Among all the devastating stories is a constant current of fear—what will the world look like a few months from now? Although in life, everyone experiences some sort of loss individually, this collective grief and uncertainty are new to us. This is bound to leave a substantial emotional mark on our generation. The world has slowed its pace, and in such a time the ring of grave reality can be quite loud. If trying times can reveal a person’s true character, then fear is one of the main propagators of the consequent action. Right now, it seems as though fear and anxiety are the loudest noises.

During my time in quarantine, I was reflecting on 1 Kings, chapters 18–19, the story of Elijah. In the first part, he was so confident in the power of God and was able to proudly establish this to those who worshipped Baal. However, once word reaches Jezebel about the events on Mount Carmel and the deaths of the prophets of Baal, she threatens Elijah and causes him to flee in fear to the wilderness.

Elijah had experienced miracles from God before, he should have known and remembered what God is capable of. Yet, here we see him hiding away, asking God to take his life. At that moment, fear was all he could hear, despite earlier being present at the display of God’s glory, he only heard his anxiety. So, God intervened. First God provided physical nourishment and then spoke to Elijah, not in the wind or the earthquake or the fire, but in a quiet voice. God instructs him on what he is supposed to do and later also assures him of 7000 faithful people to support him.

When fear overcomes us, especially during situations like lockdown, search for that still, quiet voice of direction. Psalm 46:10 reminds us: “Be still and know that I am God.” In this uncertain period, when we realise our own limitations and those of experts, we come face to face with God’s favour and power. We just have to listen.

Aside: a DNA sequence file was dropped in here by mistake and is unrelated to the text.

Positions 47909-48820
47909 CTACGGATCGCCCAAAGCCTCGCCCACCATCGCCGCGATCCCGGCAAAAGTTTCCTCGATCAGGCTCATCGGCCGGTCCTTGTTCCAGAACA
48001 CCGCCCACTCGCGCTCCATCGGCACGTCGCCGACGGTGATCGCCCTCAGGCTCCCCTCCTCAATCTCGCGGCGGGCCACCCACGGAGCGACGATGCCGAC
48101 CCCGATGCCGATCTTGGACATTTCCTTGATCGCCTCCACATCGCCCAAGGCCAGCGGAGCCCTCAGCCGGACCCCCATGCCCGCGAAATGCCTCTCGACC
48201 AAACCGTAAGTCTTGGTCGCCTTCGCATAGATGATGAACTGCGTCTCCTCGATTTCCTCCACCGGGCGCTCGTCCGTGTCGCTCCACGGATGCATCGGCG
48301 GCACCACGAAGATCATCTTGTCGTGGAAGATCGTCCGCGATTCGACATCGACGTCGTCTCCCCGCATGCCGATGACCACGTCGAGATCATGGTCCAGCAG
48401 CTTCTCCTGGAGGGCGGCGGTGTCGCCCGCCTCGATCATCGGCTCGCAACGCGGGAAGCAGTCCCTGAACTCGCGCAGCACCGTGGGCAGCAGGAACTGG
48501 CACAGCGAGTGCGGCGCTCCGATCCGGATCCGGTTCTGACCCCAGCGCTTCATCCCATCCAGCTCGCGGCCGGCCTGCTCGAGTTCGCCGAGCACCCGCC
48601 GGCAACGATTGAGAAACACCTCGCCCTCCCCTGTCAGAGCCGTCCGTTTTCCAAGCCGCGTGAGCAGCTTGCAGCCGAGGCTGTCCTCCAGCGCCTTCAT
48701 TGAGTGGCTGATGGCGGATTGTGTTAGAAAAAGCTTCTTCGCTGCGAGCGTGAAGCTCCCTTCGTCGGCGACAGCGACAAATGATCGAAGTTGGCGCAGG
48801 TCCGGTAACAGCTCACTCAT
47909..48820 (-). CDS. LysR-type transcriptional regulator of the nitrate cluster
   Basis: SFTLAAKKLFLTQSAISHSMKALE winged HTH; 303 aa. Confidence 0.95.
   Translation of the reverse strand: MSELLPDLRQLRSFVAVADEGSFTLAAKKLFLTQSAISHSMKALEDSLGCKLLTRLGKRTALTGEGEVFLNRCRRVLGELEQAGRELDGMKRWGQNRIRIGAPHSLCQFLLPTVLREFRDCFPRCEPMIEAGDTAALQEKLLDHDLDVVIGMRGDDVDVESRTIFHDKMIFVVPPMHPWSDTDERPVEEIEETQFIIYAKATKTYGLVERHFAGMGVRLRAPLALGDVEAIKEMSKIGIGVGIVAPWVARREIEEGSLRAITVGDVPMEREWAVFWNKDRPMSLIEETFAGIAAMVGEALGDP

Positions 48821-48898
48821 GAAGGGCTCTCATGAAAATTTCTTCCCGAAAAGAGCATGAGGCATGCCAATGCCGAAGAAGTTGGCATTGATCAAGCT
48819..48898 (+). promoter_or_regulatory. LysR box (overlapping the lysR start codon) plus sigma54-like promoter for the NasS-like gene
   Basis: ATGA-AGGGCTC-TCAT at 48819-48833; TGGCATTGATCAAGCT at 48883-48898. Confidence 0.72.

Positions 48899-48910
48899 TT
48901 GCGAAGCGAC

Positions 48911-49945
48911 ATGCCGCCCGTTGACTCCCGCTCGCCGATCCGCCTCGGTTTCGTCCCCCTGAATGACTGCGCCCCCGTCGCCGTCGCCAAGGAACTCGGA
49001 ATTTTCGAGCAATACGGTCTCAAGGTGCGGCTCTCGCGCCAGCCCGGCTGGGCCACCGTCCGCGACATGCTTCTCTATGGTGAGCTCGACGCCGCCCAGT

Last week in our department, one of our patient’s three-month-old baby tested positive for Covid-19. My colleagues and I had examined the baby with masked faces and a rubber touch. We facelessly comforted the mother who had just been hit with the diagnosis of her child. We could not hold her hand and confidently assure her that it will be alright because, in reality, we don’t know. This pandemic has affected every single person’s life. Laymen have become familiar with terms like ‘N95’ and ‘Hydroxychloroquine’ and can recognise the meaning of circles painted on streets. For some, it has allowed them to stay home with their families, develop hobbies and regard the vision of empty dystopian roads. In whatever way we cope with the situation, we all accept that it is a scary time. Maybe in the future, we will reflect on this pandemic from a place of more understanding, hopefully wiser in our decisions and better prepared to protect our vulnerable friends. Like in 2 Corinthians 1:8–10, may it be so that we do not rely on ourselves but on God, on whom we have set our hope for he will continue to deliver us. I, like everyone else, do not know how long it will take but am waiting with expectation for the dove to return with the olive branch in its beak. When we are continuously reminded of the “war,” tell yourself to listen for the soft whisper of God that says the war belongs to Him!